In the mid-19th century, the first power plants supplied the population with electrical energy. Over the years, power plants have become larger and more powerful. Nevertheless, it is only in the last few years that we have been able to directly use the largest power plant available to us – the sun. To achieve this, we use photovoltaic (PV) systems. They convert solar radiation into electrical energy.
A photovoltaic system is a facility that produces electricity from sunlight. This facility consists of various components, the heart of which are the solar cells. They are responsible for converting light into electrical energy. But how does such a solar cell work? Few people know that Albert Einstein received his Nobel Prize in 1921 not for his famous theory of relativity, but for the discovery of the photoelectric effect. It is precisely this effect that makes the conversion of light into electricity possible in the first place. The photoelectric effect states that light particles with sufficient energy can knock electrons out of a material. This is exactly what PV systems exploit. Solar cells consist of specially prepared semiconductors that are exposed to sunlight.
Semiconductors have the property that their electrons only loosely bind to the material. Thus, the energy of sunlight alone is sufficient to produce free electrons in the semiconductor. These free electrons now ensure that an electric current flows and an electric voltage generates. A typical solar cell has an open circuit voltage of about 0,6 V. In practice, several solar cells are connected in series, which increases the electrical voltage. One calls this a solar module, which can provide typical voltages of 38 V and powers of 240 W.
A typical photovoltaic system in private installations has an efficiency of up to 25 %. This means that the solar cell can convert 25 % of the incident solar radiation into electrical energy. At first glance, there is still a lot of room for improvement. In fact, it is possible to achieve significantly higher efficiencies, but only if you pay a (usually significant) surcharge. The reason for this are the semiconductors which are the basic building blocks. Solar cells in the private sector are usually made from silicon. Since silicon is the second most abundant material in the earth’s crust, such silicon PV systems are inexpensive. In space applications, where price plays only a minor role, multi-layer solar cells are in use. These consist of several layers with different semiconductors and can achieve efficiencies of 30-40 %. The orientation and inclination of a PV system also affect its energy production. An inclination of around 30° is optimal and an orientation of the plant towards the equator can significantly increase the energy yield. In practice, there are now also photovoltaic systems in use that follow the sun path with the help of a motor.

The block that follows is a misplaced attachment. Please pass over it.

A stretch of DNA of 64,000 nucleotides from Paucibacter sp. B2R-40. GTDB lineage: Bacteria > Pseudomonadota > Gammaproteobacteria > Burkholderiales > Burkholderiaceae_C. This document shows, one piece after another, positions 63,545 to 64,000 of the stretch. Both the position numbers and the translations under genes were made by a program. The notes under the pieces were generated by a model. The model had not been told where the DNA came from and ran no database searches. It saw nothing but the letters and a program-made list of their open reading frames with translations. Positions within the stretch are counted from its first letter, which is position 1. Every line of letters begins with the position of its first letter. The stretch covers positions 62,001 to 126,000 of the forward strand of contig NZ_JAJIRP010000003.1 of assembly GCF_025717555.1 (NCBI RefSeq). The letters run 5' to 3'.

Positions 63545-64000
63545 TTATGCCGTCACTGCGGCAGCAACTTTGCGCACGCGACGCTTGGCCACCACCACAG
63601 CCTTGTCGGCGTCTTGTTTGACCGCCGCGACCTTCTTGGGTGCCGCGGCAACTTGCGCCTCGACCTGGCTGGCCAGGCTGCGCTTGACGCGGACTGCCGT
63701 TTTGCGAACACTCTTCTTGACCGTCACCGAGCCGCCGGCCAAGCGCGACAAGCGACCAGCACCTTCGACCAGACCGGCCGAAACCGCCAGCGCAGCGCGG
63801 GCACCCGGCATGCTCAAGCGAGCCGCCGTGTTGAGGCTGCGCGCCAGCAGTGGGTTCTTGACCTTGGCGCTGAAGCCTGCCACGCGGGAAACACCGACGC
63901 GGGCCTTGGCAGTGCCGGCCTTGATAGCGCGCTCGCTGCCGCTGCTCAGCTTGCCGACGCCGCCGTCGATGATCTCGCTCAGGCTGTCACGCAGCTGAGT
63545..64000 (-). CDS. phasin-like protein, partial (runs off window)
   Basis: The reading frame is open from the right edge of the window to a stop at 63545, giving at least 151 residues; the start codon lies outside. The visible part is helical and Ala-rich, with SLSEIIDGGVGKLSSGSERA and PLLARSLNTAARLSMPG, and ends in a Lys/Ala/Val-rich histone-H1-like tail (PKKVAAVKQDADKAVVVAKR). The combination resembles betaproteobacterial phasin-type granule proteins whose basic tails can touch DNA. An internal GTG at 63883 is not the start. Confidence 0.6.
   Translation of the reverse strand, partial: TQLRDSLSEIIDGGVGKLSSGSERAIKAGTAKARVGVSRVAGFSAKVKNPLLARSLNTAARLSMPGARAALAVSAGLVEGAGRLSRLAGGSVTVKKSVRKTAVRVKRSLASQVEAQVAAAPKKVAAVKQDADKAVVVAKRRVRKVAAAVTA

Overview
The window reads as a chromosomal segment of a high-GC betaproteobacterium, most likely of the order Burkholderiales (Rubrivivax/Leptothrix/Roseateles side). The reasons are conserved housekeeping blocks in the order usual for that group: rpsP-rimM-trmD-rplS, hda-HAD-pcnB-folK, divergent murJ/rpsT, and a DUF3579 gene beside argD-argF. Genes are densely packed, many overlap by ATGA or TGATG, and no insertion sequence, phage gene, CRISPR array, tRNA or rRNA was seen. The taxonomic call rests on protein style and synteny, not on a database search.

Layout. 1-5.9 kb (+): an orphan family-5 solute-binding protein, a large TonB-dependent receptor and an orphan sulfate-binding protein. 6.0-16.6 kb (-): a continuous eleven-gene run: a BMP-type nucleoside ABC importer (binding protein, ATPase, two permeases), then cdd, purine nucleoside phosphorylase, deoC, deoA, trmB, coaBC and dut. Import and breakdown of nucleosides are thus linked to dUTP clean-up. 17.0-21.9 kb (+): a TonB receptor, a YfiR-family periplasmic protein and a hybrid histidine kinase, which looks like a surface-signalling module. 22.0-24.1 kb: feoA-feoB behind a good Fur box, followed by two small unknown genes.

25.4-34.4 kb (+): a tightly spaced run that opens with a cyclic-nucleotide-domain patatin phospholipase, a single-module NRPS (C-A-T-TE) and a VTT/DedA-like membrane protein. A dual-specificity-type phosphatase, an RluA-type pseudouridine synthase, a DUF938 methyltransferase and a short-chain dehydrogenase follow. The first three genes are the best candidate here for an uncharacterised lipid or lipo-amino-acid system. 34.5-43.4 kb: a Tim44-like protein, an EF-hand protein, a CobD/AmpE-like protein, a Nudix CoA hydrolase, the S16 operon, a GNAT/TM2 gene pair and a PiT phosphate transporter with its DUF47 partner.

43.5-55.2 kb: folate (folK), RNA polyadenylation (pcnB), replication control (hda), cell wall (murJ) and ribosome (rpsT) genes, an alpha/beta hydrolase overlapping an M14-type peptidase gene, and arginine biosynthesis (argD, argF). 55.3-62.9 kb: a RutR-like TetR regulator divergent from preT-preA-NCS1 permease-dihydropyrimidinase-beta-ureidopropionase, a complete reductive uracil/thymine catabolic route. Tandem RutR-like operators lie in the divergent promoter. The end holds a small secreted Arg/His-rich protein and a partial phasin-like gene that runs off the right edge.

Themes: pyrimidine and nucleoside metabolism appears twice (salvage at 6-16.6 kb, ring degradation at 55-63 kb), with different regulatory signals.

The top priority when operating a PV system is to maximize efficiency. Assuming an ordinary photovoltaic with 25 % efficiency and an annual production of 5000 kWh of energy, a reduction in efficiency of only 5 % leads to a loss of 1000 kWh. Converted, this is about 220€ per year based on an energy price of 0,22 €/kWh. So you can see that even small reductions in efficiency can cause high costs. To avoid this, a routine check of the performance data is necessary, especially for larger power plants. At DEWETRON, we specialize in exactly such measurements. Our in-house developed and produced power analyzers can be customized to your specific needs. Once you have measured the data, our OXYGEN software makes it easy for you to determine reactive power, efficiency and much more. Have we caught your interest? In this case visit us on our Sci-Meas website. There you will find whitepapers and video tutorials in addition to our products. For more information or to request demo contact us!